kscincotta kscincotta 7 years
Zeze, I was going to make very similar comments about the Buffalo area and Niagara Falls in particular. It seems to me that so many of these cities have given up on themselves because the reasons they initially flourished have eroded. But so many of them still have great things to offer. Niagara Falls is amazing to behold and yet, if you compare our side of the Falls to the Canadian side, it's like night and day. We just don't know how to promote the good things that these places have to offer. It's such a sad thing, really.
kscincotta kscincotta 7 years
Zeze, I was going to make very similar comments about the Buffalo area and Niagara Falls in particular. It seems to me that so many of these cities have given up on themselves because the reasons they initially flourished have eroded. But so many of them still have great things to offer. Niagara Falls is amazing to behold and yet, if you compare our side of the Falls to the Canadian side, it's like night and day. We just don't know how to promote the good things that these places have to offer.It's such a sad thing, really.
rabidmoon rabidmoon 7 years
It is very sad, and I will mention another country, the UK, which is caught up in a lot of the same problems at the moment, having its own housing and banking crisis in its lap as I type this. Reading about these old cities brings a recollection of the same way certain places in England made me feel, particularly in the North, when entire communities and ways of life centered on industry, swathes of neighbourhoods and generations of tradition were destroyed when all the trades were literally taken out of the economic equation during Thatcher's era. Nobody would argue that the tumultuous time in the UK during her time in office brought some benefit, but it also irrevocably changed the face of England, what it was..will not be again. To ride by some of them now, though there are signs of recovery, is to see cities trapped in history, in suspended states of slow-rot..empty mills and factories, decaying row houses...the neighbourhoods of "Open All Hours", except real, are a dying breed, replaced by expensive modern housing in the town centre while the old neighbourhoods fall out of value.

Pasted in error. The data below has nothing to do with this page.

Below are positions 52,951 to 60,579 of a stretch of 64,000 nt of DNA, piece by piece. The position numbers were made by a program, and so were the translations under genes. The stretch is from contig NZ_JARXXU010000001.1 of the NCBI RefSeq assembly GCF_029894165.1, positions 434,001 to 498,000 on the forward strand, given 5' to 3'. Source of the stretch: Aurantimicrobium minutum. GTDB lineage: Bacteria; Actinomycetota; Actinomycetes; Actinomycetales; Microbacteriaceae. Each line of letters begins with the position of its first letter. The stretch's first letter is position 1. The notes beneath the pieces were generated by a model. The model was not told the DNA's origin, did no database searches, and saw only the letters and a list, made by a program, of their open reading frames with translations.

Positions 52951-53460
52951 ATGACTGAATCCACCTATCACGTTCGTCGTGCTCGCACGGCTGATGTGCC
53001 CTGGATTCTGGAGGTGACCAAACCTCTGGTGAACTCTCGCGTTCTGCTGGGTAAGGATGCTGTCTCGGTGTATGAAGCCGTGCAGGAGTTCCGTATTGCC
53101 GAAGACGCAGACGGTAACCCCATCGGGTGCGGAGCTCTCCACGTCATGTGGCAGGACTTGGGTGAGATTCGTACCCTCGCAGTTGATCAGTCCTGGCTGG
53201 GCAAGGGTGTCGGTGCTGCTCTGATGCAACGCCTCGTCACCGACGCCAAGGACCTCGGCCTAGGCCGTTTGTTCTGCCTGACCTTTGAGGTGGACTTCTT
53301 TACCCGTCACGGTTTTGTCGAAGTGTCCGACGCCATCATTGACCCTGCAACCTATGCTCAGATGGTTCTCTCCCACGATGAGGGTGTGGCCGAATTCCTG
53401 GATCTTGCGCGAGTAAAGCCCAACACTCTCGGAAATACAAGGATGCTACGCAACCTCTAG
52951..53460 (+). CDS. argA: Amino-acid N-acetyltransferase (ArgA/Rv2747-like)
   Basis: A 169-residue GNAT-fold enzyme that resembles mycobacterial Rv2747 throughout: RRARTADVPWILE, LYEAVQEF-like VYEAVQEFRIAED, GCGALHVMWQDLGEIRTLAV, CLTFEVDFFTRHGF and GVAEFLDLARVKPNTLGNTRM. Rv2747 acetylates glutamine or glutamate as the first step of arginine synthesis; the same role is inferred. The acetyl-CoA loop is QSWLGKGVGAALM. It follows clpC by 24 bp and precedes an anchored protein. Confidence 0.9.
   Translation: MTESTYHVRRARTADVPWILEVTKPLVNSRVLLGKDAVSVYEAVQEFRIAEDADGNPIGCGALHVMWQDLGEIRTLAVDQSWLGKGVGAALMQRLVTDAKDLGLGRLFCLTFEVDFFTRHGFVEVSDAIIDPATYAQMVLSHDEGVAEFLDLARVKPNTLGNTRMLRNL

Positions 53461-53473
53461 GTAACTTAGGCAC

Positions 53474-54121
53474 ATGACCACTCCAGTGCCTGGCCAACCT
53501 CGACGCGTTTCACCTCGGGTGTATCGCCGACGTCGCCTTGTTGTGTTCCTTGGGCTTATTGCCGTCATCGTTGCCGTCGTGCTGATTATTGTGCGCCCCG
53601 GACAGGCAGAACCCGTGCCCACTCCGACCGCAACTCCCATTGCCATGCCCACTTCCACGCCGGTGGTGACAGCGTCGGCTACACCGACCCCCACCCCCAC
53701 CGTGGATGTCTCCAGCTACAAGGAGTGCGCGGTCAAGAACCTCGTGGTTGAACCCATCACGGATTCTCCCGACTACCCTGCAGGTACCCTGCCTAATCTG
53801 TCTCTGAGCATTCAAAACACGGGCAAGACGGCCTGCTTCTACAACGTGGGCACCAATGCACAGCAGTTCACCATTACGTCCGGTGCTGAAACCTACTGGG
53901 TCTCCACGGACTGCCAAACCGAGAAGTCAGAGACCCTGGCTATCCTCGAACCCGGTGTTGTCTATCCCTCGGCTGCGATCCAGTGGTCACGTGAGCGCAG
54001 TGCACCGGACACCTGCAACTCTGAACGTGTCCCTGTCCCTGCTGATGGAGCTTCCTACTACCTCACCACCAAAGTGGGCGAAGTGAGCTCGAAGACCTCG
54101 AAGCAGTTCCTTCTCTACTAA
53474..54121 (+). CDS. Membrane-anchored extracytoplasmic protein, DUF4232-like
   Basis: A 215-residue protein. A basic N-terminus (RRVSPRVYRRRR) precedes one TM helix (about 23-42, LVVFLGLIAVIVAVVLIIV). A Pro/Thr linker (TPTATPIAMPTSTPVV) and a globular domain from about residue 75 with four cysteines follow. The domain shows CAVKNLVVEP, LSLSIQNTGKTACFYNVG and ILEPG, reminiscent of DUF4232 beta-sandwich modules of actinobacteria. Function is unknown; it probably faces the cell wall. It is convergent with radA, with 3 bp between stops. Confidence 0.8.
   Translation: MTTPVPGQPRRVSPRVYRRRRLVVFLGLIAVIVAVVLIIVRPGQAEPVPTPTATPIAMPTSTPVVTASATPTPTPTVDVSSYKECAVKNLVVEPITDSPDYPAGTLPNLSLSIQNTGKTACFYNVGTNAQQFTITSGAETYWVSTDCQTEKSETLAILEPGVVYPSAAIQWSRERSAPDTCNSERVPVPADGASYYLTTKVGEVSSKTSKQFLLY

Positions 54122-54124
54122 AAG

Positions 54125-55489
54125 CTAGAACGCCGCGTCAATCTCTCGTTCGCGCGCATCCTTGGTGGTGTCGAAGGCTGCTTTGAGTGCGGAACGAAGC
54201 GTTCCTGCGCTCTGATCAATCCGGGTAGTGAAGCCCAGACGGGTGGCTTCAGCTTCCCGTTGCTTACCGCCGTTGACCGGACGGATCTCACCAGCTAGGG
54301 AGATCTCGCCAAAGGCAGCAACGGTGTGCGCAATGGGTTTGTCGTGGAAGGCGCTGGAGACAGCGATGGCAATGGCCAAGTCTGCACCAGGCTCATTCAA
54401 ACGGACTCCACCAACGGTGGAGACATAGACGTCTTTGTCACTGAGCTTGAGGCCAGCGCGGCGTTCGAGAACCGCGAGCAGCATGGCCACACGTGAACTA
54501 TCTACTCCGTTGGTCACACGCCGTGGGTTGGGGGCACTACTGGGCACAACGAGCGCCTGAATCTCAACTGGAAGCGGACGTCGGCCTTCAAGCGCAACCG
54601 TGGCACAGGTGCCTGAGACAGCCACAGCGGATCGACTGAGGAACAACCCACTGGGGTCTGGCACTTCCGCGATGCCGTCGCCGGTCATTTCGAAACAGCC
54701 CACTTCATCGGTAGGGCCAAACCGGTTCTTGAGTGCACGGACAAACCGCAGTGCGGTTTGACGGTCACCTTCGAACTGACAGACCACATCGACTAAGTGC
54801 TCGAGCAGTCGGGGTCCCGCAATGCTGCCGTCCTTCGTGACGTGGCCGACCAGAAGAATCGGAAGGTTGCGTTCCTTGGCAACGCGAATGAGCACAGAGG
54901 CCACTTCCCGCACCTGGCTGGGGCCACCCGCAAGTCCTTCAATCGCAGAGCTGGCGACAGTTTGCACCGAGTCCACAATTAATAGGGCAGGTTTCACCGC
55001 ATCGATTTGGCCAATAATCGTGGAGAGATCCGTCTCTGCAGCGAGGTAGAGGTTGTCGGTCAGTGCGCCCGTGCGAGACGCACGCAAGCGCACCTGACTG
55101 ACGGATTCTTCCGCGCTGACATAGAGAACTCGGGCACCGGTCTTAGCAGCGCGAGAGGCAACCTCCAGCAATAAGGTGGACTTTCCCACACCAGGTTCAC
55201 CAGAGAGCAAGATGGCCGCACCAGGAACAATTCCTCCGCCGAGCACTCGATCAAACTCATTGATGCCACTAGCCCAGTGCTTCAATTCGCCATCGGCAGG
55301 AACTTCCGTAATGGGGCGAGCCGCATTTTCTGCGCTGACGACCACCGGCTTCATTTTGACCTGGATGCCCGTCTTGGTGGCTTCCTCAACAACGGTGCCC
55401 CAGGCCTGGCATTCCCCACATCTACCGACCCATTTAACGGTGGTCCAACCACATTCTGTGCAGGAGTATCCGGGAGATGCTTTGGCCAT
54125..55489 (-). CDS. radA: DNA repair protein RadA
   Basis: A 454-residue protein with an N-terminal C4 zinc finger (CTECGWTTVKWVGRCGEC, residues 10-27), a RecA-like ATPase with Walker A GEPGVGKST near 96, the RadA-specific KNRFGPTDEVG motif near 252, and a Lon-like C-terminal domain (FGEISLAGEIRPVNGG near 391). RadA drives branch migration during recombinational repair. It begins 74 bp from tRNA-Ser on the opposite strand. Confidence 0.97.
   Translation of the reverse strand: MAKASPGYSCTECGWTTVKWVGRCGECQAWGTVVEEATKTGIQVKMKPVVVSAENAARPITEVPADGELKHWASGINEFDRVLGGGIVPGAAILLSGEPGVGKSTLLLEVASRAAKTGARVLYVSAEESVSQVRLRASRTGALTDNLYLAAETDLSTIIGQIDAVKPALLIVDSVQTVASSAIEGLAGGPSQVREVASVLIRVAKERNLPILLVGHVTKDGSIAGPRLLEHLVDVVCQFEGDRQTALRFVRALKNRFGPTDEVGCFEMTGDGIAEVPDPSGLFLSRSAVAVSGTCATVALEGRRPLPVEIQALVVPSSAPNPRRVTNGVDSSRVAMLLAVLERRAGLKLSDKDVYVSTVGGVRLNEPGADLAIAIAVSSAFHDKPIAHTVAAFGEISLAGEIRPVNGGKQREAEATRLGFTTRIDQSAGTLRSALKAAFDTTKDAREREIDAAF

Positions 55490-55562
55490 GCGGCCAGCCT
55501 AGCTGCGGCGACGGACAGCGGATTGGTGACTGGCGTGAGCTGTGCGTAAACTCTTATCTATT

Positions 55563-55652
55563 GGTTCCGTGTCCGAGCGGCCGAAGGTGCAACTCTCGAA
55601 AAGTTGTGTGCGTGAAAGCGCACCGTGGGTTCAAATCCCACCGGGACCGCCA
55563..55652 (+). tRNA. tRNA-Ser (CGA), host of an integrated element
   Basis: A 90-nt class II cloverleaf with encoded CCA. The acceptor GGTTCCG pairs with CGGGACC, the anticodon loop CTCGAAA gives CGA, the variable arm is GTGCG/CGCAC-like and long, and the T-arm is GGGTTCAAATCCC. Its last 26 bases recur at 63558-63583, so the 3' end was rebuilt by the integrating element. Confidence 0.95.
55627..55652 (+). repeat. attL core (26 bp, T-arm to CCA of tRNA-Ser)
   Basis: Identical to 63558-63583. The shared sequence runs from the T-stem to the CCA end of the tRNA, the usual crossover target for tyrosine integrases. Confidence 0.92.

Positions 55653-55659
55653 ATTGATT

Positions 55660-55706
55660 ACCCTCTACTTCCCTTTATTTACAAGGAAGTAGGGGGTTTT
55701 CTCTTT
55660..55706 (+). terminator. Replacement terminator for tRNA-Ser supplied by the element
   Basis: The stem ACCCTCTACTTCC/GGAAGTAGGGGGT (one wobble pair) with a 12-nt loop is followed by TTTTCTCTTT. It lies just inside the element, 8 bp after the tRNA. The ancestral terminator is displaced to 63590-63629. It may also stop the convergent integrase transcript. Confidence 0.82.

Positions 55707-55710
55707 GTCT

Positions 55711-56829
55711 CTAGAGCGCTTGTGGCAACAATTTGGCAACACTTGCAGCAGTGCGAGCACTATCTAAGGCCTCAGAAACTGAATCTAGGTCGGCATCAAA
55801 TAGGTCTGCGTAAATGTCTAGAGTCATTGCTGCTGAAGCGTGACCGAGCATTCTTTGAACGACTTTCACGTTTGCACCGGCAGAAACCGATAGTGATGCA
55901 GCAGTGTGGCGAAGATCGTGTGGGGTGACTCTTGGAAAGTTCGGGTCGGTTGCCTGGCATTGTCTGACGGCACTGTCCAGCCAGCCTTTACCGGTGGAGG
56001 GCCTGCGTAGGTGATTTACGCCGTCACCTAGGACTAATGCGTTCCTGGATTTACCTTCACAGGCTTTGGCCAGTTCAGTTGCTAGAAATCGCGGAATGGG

linb linb 7 years
There is a Windsor in Canada, it is the southern most city in Canada (Wikipedia). I think (hope) that is the Windsor she meant.